All adults, particularly those aged 65 and over, should aim to maintain some sort of daily physical activity, such as the variety of gentle activities noted above. It’s not just eyesight that can benefit from exercise, but also mobility, flexibility, strength, endurance, and balance. If you’re worried about falling, this type of exercise may also improve your confidence.


Sleep is hugely significant in maintaining a healthy body and mind. Poor sleeping patterns and a lack of sleep generally, can make you feel fatigued and lethargic, which can negatively impact on your overall health.

Tasks such as reading, working, or driving could also be adversely effected due to poor or inadequate sleeping patterns, and this could impact onyour overall safety, as well as your health.

Spasms and twitching can be a sign of poor sleep impacting on your eyes. Sleep deprivation can cause itchy and/or bloodshot eyes, also known as dry eye. People with this condition can also experience blurred vision and light sensitivity.

A single poor night’s sleep can have a marked effect on eye lubrication the next day. Studies show that sleep disturbance is a common finding in those who suffer from dry eye disease.

Screen Use

Whether you’re using your phone in your spare time or work at a computer in work, in this digital age, it’s hard to avoid using screens on a day-to-day basis. But too much time spent using digital screens can lead to poor posture, repetitive strain injuries, and musculoskeletal disorders, as well as eye strain and discomfort.

Too much screen time can also cause headaches, eye irritation, and even visual impairment, such as double or blurred vision, and this risk can increase as we age.

Elderly people who use digital screens regularly, particularly those who use computers for long periods of time, can often reduce their risk by following a number of simple steps, including:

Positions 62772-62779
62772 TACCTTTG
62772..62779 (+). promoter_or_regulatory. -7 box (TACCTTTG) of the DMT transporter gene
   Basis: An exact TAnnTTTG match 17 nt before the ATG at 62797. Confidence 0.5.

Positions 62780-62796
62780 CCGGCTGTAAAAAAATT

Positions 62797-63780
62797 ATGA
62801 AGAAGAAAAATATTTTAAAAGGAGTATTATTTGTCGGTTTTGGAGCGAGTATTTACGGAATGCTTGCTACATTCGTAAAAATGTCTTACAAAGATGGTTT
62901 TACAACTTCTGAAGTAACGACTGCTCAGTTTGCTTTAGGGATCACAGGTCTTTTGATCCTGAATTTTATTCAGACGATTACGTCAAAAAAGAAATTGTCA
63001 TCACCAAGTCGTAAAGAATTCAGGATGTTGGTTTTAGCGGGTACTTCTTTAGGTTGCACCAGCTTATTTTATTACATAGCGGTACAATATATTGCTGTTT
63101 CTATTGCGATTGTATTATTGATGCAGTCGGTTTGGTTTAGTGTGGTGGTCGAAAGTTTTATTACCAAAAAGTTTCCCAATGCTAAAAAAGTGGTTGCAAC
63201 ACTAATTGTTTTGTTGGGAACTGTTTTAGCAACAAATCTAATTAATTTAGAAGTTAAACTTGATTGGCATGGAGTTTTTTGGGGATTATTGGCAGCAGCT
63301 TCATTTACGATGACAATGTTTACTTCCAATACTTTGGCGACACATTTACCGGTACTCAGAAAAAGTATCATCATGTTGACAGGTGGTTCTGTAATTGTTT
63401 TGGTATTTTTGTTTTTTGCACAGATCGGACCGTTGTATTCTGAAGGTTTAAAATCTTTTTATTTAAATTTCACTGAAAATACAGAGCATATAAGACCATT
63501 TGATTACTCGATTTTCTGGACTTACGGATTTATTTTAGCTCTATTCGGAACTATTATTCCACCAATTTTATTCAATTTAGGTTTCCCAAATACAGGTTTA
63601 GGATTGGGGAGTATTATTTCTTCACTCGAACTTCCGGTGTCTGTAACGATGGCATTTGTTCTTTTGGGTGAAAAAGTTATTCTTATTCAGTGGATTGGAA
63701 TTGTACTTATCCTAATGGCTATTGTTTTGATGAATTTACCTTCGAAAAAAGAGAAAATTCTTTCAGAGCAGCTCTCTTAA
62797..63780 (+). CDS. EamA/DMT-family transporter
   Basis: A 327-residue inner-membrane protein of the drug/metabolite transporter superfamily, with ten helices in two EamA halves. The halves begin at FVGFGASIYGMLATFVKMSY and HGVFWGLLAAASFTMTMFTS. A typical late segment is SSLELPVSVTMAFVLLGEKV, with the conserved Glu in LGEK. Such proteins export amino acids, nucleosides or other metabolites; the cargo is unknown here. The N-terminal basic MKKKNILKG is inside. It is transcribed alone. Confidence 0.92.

• Ensuring good lighting
  • Taking regular breaks
  • Ensuring corrective eyewear is worn

Lighting is important for health in general and taking simple steps, such as ensuring that windows are kept clean and curtains are pulled back can make a significant difference in both your eye health and your comfort more generally.

As we age, our pupil reduces in size and our lenses thicken and become yellow in colour. This impeded transmission of light, meaning less of it reached the retina. In fact, a 60-year-old will, on average, receive only about 40% of the amount that a 20-year-old receives.

In order to try and prevent falls in seniors, the living space should always remain well-lit, therefore reducing the likelihood of collision with obstacles and helping maintain balance.

UV Protection for Your Eyes

The likelihood of developing cataracts can be increased due to the damage caused by strong sunlight, and wearing sunglasses or contact lenses with built-in UV filters can help protect your eyes from harmful rays.

It’s important for people – elderly people in particular – to understand that cataracts and macular degeneration are eye conditions that can worsen due to exposure to UV light, e.g. the sun’s rays. Therefore, eyewear such as glasses or contact lenses that offer UV protection can provide an excellent measure of protection.

On point to remember, however, is that some types of lenses can impair a person’s ability to see true colours and can excessively dim incoming light. It’s important to avoid these types of lenses, and ensure that the lens wearer can identify and therefore asses, changes to their environment.


As I mentioned above, ensure you visit your optometrist at least annually, particularly if you experience significant changes in your vision or have a progressive eye disease.

It’s easy to think of deteriorating eyesight as simply a part of life, but small changes, such as; improving your lighting, ensuring your consuming a healthy diet, maintaining a positive and healthy sleeping pattern, and wearing the correct prescription lenses, can help maintain healthy vision for longer.